INTRODUCTION: Diabetes may affect the human body's systems and organs, including the eye. Diabetic retinopathy is the 5th leading cause of blindness globally. Diabetic subjects demonstrated dry eye symptoms that were also supported by the low values of the clinical tests.
PURPOSE: This study aimed to compare the dry eye symptoms and signs between diabetics and non-diabetics and tear functions between diabetic subjects with and without dry eye.
METHODS: This retrospective study was based on the observation of 643 medical files. Using a convenience sampling method, 88 subjects were found to report diabetes mellitus. The information extracted from the files included: date of first examination, age at first visit, gender, past ocular history, systemic disease, symptoms of dry eye disease and details of clinical diagnostic signs. Non-contact lens wearers were excluded. A group of 88, age and gender matched, control subjects were included for this comparison study.
RESULTS: The percentage of dry eye symptoms was higher in diabetic subjects (15.9%) compared with non-diabetic subjects (13.6%; p<0.001). The percentage of dry eye symptoms was also higher in diabetics with dry eye (63%) than in diabetics without dry eye (36.9%; p<0.001). Tear break up time was significantly different between diabetics and non-diabetics (p<0.001) and between diabetics with and without dry eye (p=0.046). The corneal staining was significantly different between diabetic subjects with and without dry eye (p=0.028).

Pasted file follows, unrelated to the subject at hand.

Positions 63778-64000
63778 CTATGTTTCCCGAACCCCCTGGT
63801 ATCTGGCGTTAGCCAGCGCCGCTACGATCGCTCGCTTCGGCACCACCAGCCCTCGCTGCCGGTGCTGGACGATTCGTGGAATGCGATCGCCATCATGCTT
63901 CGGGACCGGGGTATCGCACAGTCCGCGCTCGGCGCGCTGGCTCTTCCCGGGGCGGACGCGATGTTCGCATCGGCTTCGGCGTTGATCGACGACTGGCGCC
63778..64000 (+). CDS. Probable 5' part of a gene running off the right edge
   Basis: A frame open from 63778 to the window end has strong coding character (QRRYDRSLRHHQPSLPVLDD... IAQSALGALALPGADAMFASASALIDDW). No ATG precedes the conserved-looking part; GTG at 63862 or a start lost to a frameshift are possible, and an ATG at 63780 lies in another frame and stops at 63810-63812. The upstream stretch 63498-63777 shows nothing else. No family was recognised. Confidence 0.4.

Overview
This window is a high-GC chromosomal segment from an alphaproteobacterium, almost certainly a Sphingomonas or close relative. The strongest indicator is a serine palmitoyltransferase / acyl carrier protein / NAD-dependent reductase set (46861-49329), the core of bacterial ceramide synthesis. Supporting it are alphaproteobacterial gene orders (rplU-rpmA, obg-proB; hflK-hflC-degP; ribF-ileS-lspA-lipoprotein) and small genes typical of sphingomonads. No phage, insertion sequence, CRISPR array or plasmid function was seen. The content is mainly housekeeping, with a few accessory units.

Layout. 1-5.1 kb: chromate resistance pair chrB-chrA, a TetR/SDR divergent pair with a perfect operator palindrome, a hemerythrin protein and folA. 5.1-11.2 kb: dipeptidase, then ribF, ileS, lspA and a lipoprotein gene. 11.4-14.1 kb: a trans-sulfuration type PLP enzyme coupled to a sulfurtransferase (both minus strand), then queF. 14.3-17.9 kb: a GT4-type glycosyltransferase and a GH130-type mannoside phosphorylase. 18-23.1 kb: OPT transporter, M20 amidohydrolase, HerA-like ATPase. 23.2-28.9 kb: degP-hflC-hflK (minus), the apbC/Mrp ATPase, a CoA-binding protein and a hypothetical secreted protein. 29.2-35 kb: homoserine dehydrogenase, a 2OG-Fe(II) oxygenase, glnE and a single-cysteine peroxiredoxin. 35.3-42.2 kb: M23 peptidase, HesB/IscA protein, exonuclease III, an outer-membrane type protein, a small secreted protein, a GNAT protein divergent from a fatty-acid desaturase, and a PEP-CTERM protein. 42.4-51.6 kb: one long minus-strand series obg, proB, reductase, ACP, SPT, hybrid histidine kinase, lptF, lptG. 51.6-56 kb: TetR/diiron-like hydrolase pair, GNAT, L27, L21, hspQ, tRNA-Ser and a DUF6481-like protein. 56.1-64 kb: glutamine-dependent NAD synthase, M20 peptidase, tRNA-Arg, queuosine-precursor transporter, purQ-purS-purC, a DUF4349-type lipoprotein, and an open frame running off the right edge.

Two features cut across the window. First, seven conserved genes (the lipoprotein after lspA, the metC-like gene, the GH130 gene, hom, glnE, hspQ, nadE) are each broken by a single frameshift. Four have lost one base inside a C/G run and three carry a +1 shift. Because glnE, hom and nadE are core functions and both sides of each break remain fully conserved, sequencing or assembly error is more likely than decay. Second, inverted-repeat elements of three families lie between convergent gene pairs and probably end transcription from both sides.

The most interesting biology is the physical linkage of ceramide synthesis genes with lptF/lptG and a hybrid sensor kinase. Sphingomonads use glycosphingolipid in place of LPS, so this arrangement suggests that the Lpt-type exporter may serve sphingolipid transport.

CONCLUSION: Dry eye symptoms were significantly associated with diabetics. Tear break up time was significantly shorter in diabetics with dry eye compared to diabetics without dry eye.
KEYWORDS: Diabetes mellitus; cornea; dry eye syndromes; signs and symptoms; tears
Study site: Klinik Kesihatan Jalan Hospital, Kuantan, Malaysia
* Title and MeSH Headings from MEDLINE®/PubMed®, a database of the U.S. National Library of Medicine.